Should free-speech gun advocate Cody Wilson be able to provide you with shape files and instructions to create a 3D-printed plastic gun? That’s a question that forces freedom-loving people to think hard about which freedoms they support.
Wilson and his company Defense Distributed sued the government, which was blocking his plan to put the gun blueprints into an online database. The Federal government reached a settlement to allow Wilson to upload the plans and more than 1,000 people downloaded them. But yesterday, after lawsuits by several states, a judge temporarily blocked the site.
To create these guns, you can use a affordable 3D printer to print parts from plastic, then assemble them based on instructions that come with the blueprints. In theory, the plans could include any sort of weapon, including a fully automatic machine gun. For the gun to be lethal, of course, you still need regular metal bullets.
Plastic guns are problematic for several reasons. They pass undetected through metal detectors (a key plot point in the movie “In the Line of Fire,” in which John Malkovich attempts to assassinate the president with a plastic gun). They have no serial numbers. Since you download and assemble them yourself, there is no record of a gun sale, and no background check. It’s not clear whether such a gun would leave unique forensic traces on the bullet, allowing police to match bullets to guns. But guns like this would be so cheap that after committing a crime, you’d probably just throw the gun away and print another one.
Are you for or against downloadable gun plans?
Most liberals are advocates of free speech. The idea of restricting what information is available online — of making certain online content illegal — seems offensive. But if you don’t like the idea of cheap, freely available, untraceable, hard-to-detect plastic guns in the hands of criminals, you probably object to the idea of gun plan downloads.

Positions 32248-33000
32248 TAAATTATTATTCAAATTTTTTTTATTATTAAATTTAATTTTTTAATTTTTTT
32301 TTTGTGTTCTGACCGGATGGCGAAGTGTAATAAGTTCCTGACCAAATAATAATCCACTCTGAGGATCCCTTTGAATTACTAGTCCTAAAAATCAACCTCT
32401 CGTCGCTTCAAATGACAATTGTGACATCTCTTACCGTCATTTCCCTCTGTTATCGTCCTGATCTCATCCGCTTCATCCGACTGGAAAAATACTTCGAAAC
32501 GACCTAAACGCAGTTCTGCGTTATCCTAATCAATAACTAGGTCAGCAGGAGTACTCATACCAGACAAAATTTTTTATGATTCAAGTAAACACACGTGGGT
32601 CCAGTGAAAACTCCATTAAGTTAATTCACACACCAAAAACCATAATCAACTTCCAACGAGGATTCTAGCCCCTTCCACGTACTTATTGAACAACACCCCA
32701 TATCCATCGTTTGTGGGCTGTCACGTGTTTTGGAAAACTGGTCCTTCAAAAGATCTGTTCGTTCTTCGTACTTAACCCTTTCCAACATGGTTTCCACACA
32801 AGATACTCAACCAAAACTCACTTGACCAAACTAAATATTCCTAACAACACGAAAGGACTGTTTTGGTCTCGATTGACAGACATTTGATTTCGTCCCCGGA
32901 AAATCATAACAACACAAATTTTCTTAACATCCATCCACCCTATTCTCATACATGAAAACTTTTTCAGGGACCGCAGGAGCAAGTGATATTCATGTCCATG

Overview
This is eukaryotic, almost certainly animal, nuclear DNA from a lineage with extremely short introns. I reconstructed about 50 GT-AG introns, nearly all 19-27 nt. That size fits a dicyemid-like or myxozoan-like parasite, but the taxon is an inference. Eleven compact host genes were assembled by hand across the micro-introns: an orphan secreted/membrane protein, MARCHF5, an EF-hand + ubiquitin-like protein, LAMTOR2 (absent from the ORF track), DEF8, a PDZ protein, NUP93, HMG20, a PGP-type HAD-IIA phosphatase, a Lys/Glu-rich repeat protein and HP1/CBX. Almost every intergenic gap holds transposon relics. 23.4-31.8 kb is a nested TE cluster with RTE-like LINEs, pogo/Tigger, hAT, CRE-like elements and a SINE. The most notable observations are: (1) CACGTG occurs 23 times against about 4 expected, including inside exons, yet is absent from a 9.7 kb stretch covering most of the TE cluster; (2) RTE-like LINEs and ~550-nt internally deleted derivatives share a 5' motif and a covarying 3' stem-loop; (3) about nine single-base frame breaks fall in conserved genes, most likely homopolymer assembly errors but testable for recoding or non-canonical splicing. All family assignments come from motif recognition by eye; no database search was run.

Conservative gun advocates may have a harder time defending these guns. If you want a gun for self defense, a regular metal gun made by a quality manufacturer is a better bet. By virtue of being untraceable, cheap, and disposable, plastic guns are clearly better suited for crime than self-defense or hunting. And if you are a gun owner in favor of responsible regulation including background checks and restrictions on fully automatic weapons, how can you take a position in favor of guns like this?
I wondered where the NRA would come down on this. It’s not clear that gun owners are in favor of these guns, but I’d bet that gun manufacturers are against them. Why encourage competition for your product from make-it-yourself cheap, plastic guns? But surprisingly, NRA spokesperson Dana Loesch rails against 3D printed gun restrictions, calling attempts to regulate the technology “absolutely unenforceable” and labelling these guns “what the rest of us call freedom and innovation.”
Wondering where our president, a gun advocate, comes down in this debate? He’s not sure yet.
I am looking into 3-D Plastic Guns being sold to the public. Already spoke to NRA, doesn’t seem to make much sense!
— Donald J. Trump (@realDonaldTrump) July 31, 2018
Is regulating gun plans practical?
It’s not so easy to block content on the Internet.
Right now, Google points you easily to the Defense Distributed site and DEFCAD, which is where the free gun plans will appear if it prevails in its lawsuit. But what will happen if the government bans the plans?
Defense Distributed, or someone else, will register a site in another country and put plans there. You’ll be able to access it from anywhere, just like any other site.
Google may block that site from appearing in searches, as it does with banned content in some other countries. But other gun enthusiast sites will link to the 3D plans, and as a result, you won’t have much trouble finding them.
Of course, there are more intrusive ways to block content.
You could insist that browsers don’t show it.
You could make possession of such plans illegal.
You could insist that bullet designers create bullets that won’t fire in a plastic gun.
You could require that 3D printers check all plans before printing to determine if they are banned or illegal. (Is it possible to make a shape illegal?)
If you think that you can block people from accessing and using this content, how would you do that without putting onerous restrictions on the usability of the internet?
I don’t like the idea of untraceable guns. But I’m not a fan of breaking the internet to stop them.
What do you think? If you’ve got a workable plan — or a reason for why such a ban is wrong in the first place — I’d love to hear it.